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Contractual SOL Waived by Failure to Notify – D.S.C.

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  • Contractual SOL Waived by Failure to Notify – D.S.C.

    Here’s a new case out of the District of South Carolina. This is my case, so I will simply present it without argument or discussion. The issue before the court is whether or not a one year contractual statute of limitations included in the plan is enforceable where the defendant did not inform the beneficiary of it in the final denial letter. The court concludes:

    Further, although § 2560.503-1(j)(4) does not specifically require that claimants be informed of a contractual time limitation, reading subsection (j)(4)(i) in conjunction with subsection (g)(1)(iv) requires that plan administrators disclose the voluntary internal appeal procedures and the contractual limitations period in final denial letters. Moreover, this reading is logical because the voluntary internal appeal procedures and the civil action limitations periods are the only remaining options for a claimant seeking to challenge a denial of coverage following the issuance of a final denial letter. See e.g., William v. United Healthcare, No. 1:16-CV-00144-DN, 2017 WL 2414607, at *7 (D. Utah June 2, 2017) (unpublished). Further, in the case at bar, Universal Fidelity did not advise the Plaintiff of her rights under § 502(a), which is plainly required by § 2560.503-1(j)(4). In addition, Universal Fidelity failed to provide notice to Plaintiff regarding her right to obtain records and the option of alternative dispute resolution. § 2560.503-1(j)(3) and (j)(5). Based on the foregoing, Universal Fidelity was required to inform the Plaintiff of her rights under § 502(a) and specifically, inform her of the contractual one-year time limitation.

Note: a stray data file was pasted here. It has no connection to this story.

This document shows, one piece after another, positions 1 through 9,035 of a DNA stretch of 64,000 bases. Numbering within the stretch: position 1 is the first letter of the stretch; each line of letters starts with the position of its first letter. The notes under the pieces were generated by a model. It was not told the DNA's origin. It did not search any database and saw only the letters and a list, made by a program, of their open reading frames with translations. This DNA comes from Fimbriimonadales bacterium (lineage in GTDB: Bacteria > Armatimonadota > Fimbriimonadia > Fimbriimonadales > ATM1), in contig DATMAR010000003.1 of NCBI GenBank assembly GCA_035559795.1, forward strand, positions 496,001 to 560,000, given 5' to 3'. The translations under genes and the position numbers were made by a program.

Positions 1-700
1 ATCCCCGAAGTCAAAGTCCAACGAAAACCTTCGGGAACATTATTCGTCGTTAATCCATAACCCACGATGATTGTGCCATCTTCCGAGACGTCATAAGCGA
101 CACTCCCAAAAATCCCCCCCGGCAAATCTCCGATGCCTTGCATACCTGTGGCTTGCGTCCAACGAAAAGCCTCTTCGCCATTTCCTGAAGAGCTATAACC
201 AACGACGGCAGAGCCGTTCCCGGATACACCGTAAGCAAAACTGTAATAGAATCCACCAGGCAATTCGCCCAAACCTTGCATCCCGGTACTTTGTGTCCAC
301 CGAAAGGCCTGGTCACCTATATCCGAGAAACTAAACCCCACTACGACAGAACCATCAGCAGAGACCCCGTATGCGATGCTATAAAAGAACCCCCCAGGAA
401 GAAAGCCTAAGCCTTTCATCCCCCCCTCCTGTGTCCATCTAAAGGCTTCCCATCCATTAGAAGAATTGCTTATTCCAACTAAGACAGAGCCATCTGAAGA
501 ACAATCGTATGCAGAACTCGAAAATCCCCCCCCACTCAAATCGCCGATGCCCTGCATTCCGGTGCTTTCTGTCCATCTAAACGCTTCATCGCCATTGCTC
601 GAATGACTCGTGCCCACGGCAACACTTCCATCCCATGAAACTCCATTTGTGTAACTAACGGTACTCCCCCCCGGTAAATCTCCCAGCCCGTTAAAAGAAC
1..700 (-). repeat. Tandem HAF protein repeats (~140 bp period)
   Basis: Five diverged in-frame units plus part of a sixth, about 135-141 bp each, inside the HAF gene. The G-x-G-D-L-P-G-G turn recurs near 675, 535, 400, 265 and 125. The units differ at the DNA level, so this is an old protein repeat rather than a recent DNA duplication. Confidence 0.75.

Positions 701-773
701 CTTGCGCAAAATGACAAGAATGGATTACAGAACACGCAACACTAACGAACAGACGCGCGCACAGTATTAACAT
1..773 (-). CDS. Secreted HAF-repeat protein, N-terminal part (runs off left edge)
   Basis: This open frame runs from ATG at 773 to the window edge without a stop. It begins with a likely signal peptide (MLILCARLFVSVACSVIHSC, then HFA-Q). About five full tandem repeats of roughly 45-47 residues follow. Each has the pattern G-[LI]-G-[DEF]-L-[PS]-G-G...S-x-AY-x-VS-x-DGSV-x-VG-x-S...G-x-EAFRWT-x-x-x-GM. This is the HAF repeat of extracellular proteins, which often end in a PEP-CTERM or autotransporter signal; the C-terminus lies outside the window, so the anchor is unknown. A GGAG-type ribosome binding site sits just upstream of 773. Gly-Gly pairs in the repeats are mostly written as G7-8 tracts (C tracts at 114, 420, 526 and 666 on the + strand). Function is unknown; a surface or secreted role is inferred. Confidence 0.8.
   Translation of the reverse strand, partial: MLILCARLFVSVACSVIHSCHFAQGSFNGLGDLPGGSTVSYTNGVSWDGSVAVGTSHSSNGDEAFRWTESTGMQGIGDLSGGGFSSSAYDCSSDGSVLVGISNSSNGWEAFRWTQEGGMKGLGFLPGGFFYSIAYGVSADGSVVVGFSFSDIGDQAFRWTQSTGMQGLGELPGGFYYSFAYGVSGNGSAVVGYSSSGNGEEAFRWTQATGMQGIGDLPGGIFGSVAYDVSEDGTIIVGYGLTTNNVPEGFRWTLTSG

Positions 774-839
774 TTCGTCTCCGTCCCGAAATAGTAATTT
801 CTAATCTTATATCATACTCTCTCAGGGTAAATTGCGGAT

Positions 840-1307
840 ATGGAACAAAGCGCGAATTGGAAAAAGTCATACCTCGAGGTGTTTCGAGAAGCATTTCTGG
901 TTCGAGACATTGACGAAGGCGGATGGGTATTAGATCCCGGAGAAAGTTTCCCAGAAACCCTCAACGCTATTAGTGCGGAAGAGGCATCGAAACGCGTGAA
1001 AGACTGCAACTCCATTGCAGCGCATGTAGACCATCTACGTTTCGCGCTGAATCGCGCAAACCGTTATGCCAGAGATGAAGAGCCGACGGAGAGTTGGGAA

Further,

    However, even if the court agreed with the analysis in these cases, Universal Fidelity failed to inform the Plaintiff of her rights to bring a civil action under § 502(a) as is plainly required by § 2560.503-1(j)(4). “[B]oth initial and final denial letters are required to have a statement informing the claimant of his or her right to bring a civil action under the ERISA statute.” Michael C.D., 2016 WL 2888984, at *5. Thus, even assuming solely for the sake of argument that Universal Fidelity was not required to specifically inform the Plaintiff of the contractual time limitation as held in Wilson, it was certainly required to advise her of her rights to file a civil action, which it plainly failed to do. The denial letter is devoid of any mention of the Plaintiff’s rights to obtain documents, the availability of alternative dispute resolution, and most importantly, her right to file a civil action including informing her of the one-year contractual time limitation. (Ans. Ex. B (Final Denial Letter), ECF No. 10-2.)
    The court finds that substantial compliance with the regulation fails.